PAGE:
Commuter alert: Prague braces for a second round of tractor protests Thursday

The City of Prague has urged residents to use public transport instead of cars and work from home where possible. Staff

Written by Staff Published on 06.03.2024 10:11:00 (updated on 06.03.2024) Reading time: 2 minutes

A second mass farmers’ protest Thursday morning in Czechia will see hundreds of farmers from around the country – along with their tractors – congregate in the center of Prague. The City of Prague has asked citizens to avoid car travel, use public transport, or work from home.

When will the protest take place?

According to protest organizers – the Czech Agrarian Chamber and the Agricultural Union – farmers and their tractors will arrive in the capital between 5 a.m. and 6 a.m. Thursday. 

At about midday, most protesting farmers will congregate outside the Government Office (at Malá Strana). The gathering should last until approximately 1:30 p.m. Afterward, the farmers should leave the capital with their tractors. 

Which parts of Prague will be affected?

The City of Prague says that farmers will drive into the city from five directions, complicating traffic on major highways that lead into Prague, including the D1, D3, D5, D8, and D11. Congestion will also occur on major roads that encircle Prague, such as the Prague Ring Road.

According to Czech police, the exact route of farmers (after reaching Prague) is not fully known, but they know the main stopping points. “Protesters plan to drive around the Letná Park area, along the Edvard Beneš embankment and the Chotkov, Milada Horáková, Veletržní, Dukelské Hrdinů roads, and then to the Government Office.”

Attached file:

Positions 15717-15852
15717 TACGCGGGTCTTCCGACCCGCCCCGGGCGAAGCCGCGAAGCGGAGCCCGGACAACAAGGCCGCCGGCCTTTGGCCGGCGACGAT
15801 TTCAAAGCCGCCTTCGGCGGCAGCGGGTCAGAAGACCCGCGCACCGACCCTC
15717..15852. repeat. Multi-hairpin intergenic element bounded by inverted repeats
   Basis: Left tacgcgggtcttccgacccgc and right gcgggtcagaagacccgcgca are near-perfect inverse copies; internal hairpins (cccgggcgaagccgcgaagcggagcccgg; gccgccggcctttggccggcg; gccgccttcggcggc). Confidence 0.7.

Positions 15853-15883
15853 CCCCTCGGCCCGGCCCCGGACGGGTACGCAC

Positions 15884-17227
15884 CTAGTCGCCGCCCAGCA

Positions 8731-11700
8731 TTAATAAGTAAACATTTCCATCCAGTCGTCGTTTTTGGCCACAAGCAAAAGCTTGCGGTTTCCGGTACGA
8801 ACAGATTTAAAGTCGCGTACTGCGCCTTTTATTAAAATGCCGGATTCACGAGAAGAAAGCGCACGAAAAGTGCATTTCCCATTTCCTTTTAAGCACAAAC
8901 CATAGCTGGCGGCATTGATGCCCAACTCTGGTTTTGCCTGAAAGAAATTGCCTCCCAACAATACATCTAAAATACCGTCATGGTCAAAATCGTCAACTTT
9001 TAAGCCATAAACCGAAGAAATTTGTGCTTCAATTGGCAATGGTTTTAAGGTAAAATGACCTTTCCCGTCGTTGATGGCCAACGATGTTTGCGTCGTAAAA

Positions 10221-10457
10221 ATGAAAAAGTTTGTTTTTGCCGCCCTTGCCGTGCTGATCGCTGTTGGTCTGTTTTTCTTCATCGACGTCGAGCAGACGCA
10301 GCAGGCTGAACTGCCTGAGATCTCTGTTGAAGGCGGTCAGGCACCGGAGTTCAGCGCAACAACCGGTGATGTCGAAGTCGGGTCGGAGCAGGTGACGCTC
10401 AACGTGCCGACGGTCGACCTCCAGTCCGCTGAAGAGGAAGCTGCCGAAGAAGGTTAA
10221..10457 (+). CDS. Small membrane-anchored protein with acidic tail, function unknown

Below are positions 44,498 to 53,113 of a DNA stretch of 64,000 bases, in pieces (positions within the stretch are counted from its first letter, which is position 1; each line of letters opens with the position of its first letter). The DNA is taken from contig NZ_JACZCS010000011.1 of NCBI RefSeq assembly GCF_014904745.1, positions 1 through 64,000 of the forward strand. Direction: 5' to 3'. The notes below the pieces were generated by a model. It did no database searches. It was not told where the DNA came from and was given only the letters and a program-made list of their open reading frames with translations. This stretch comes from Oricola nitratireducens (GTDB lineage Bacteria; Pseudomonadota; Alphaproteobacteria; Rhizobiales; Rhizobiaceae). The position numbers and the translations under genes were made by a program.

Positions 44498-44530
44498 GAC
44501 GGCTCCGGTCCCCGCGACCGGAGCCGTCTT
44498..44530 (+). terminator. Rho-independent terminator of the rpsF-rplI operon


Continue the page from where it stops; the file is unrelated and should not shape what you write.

How many farmers are expected to turn up?

The exact numbers are unclear and unconfirmed, though Czech media report that the turnout will be in the “hundreds.” A similar protest in mid-February saw about 600 farmers congregate in Prague and demonstrate outside the Ministry of Agriculture.

Why are farmers protesting?

Czech farmers’ main grievances are rising production costs, higher taxes, excessive environmental rules (with particular annoyance at the EU’s Green Deal), more bureaucracy, and the recent emergence of cheap imports. 

Representatives of farmers’ organizations in Czechia met last week with Agriculture Minister Marek Výborný, setting out a list of five demands, which included a reduction of bureaucracy, halting of cheap grain imports from Ukraine, and higher agriculture subsidies.

The government hoped that its recent decision to increase national agricultural subsidies for animal welfare support – by CZK 550 million, up from the current CZK 672 million – would appease the farmers and cancel the protest, but the move was not enough.

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